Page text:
Seamus Heaney's Sweeney resembles Daedalus and the Little Prince. In each, the exile of the artist is at one with the flight of the imagination. Sweeney, a legendary king of 7th-century Ireland, connects the contemporary Irish poet Heaney to a world of tragic dimension.
In Heaney's new poem, a translation of an early Irish poem, we see Ronan, a Christian priest, curse and bless Sweeney for throwing the psalter into the water. The curse gives Sweeney the ability to fly; he is transformed into a bird. As we watch the comic and brutal nature of Sweeney's fate, we hear his lament, for he feels betrayed by a world that once appeared good.
Although we never hear about Sweeney's faith, we can infer that it bears a resemblance to that of the Little Prince and to Heaney, for it is the poet who gives music to that nature we cannot see.
With the Little Prince, you may recall, the reader visits the magical presence of animals and flowers; with Sweeney, too, we are led, this time by songs, through the flowers and trees. Sweeney and the Little Prince express how the imagination takes flight, lifting the reader to more poetic spheres. How to show these dimensions and still be true to the historical, or legendary, line of the story is one of the challenges Heaney meets here.
In his earlier poem ''Song,'' he describes the bird's attentiveness to sound and tells of that ''moment when the bird sings very close/ To the music of what happens.'' Heaney regain this precarious balance, this time in a book-length poem. Translating the pristine quality of a landscape he knows by ear, he has us flying above the housetops, eating watercress, singing. And we are not certain whether society has betrayed Sweeney or that Sweeney's poetic imagination has traveled too far. We feel the vertigo.
Sweeney alternates between the extremes of the natural and human world. In one scene, he has flown to the center of a natural landscape. In another, he visits a tree near the place he once inhabited; there, he is taunted by his old neighbors, who give a cruel account of his son's death. Sweeney swoons and falls from his tree. Thinking of his family, he says:
My faithful hound, my faithful nephew
No bribe could buy their love of me
But you've unstitched the rent of sorrow
The heart's needle is an only daughter.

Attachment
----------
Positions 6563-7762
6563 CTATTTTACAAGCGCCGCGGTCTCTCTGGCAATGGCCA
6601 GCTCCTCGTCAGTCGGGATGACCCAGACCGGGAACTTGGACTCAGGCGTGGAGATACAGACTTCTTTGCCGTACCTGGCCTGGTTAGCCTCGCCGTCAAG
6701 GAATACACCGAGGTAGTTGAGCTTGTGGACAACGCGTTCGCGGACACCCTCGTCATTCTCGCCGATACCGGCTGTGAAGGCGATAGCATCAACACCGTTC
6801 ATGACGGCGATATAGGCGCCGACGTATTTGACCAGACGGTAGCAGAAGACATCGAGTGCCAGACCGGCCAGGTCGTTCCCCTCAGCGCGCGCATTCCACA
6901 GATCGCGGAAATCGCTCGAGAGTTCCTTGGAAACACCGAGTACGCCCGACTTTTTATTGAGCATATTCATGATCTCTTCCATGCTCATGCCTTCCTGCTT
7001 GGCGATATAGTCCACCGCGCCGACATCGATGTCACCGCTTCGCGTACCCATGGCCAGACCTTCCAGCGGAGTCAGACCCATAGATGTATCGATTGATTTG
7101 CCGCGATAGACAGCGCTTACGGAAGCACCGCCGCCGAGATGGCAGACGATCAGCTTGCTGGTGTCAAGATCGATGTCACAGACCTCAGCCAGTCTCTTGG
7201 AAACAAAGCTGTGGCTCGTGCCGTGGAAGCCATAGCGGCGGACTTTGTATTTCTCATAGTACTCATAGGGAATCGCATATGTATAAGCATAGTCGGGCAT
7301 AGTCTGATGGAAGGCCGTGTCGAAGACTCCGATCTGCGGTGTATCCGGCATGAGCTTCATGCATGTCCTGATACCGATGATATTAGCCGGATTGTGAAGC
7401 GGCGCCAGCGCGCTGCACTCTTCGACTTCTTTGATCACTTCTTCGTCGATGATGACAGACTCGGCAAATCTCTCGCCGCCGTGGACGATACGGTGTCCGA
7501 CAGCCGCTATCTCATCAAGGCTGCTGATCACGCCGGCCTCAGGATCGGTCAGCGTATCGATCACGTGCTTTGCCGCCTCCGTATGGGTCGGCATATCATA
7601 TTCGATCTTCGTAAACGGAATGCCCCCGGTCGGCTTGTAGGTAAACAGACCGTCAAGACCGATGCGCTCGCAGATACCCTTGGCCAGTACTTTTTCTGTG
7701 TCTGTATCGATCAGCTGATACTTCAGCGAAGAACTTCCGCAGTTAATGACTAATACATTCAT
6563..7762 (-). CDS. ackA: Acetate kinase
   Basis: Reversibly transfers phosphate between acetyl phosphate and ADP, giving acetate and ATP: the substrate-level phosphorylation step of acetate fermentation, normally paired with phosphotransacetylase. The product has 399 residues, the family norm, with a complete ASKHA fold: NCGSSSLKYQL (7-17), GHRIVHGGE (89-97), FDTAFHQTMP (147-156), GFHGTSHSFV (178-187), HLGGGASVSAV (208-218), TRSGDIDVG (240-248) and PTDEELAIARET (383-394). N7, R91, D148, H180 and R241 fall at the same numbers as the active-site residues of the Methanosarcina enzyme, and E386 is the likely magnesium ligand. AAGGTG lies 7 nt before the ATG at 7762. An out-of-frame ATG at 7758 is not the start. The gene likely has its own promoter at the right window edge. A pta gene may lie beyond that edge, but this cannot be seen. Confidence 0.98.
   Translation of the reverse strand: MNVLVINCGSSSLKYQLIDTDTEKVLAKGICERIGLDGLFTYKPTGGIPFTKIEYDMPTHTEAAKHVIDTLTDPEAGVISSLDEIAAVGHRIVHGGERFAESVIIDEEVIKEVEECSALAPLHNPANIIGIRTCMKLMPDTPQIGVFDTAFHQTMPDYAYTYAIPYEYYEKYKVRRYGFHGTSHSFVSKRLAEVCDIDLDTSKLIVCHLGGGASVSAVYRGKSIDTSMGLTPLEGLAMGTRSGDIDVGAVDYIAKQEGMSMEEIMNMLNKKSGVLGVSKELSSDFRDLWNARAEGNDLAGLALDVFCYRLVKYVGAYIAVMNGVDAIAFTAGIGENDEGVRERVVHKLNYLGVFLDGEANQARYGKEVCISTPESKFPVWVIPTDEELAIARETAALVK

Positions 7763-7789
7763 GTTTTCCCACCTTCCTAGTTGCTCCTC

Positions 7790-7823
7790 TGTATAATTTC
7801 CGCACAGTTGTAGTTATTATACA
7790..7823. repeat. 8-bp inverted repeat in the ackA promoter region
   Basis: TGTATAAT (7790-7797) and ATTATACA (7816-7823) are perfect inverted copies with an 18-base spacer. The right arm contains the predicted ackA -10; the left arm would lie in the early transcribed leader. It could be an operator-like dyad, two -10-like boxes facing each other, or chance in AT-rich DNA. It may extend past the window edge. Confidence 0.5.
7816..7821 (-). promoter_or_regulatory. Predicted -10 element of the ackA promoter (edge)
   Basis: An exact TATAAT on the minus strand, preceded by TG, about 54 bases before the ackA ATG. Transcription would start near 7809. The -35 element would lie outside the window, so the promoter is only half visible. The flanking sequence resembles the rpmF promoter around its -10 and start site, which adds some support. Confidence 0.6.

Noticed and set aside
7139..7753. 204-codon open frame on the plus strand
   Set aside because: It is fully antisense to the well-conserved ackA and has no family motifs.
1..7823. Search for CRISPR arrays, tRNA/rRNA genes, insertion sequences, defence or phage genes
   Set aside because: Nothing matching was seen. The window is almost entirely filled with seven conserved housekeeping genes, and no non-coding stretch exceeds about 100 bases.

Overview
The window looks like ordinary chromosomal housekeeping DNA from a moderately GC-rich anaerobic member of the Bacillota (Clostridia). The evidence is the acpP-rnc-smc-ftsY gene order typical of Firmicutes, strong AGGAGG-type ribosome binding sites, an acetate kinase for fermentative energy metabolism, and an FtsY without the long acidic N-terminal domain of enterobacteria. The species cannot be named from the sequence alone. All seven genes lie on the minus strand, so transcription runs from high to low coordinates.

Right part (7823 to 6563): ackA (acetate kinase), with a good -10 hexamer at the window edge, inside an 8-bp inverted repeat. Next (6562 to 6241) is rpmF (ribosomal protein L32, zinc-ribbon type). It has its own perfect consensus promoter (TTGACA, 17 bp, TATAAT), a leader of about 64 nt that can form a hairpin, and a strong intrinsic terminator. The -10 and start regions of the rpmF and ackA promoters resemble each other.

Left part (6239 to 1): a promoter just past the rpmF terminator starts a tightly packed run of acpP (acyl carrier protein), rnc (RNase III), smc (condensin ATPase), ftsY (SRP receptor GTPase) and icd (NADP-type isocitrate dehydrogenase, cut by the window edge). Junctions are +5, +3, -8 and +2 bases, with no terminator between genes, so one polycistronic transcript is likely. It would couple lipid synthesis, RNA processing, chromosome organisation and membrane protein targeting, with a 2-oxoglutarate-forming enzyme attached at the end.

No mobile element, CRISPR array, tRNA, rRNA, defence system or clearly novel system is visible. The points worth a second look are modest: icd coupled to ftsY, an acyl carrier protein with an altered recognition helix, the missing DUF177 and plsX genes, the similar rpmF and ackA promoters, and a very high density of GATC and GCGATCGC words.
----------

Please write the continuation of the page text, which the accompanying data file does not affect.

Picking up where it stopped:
What had seemed whole had been undone.
But the rent of sorrow begins to heal as Sweeney focuses on his particular landscape. As he flies about, growing more plumage, he celebrates his life in nature and for a short time even rejects those he loved.
I prefer the elusive
rhapsody of blackbirds
to the garrulous blather
of men and women.
Obviously, this can't last. The first turning point comes when a madman comforts him. Like Sweeney, the man had been cursed. Through him, Sweeney begins to understand his fate. Driven only by the need for survival, but still guileless, Sweeney feels alone. The madman leads him to a woman who helps him and nourishes him, a bird come out of the storm. But when her husband sees the feathered creature, he shoots him. Returning to the church, Sweeney swoons in the doorway.
The story is ancient and compelling. Readers will recall, too, William Butler Yeats's ''Sailing to Byzantium,'' the Grecian goldsmiths, hammered gold and gold enameling. But Sweeney is no icon: One feels that, whereas art was a consolation for Yeats, Heaney - sometimes discussed as his great successor - feels the hurt of rejection and alienation that the Romantic poet must endure.
Because it is so accessible, Sweeney Astray provides a provocative introduction to Seamus Heaney's poetry. Like the Little Prince, Sweeney reminds us of the ways society can censor what we love if we do not honor its expression in art.
Indeed, Heaney's poem bears witness to that moment when history, like a tree, becomes a sanctuary for the creative imagination.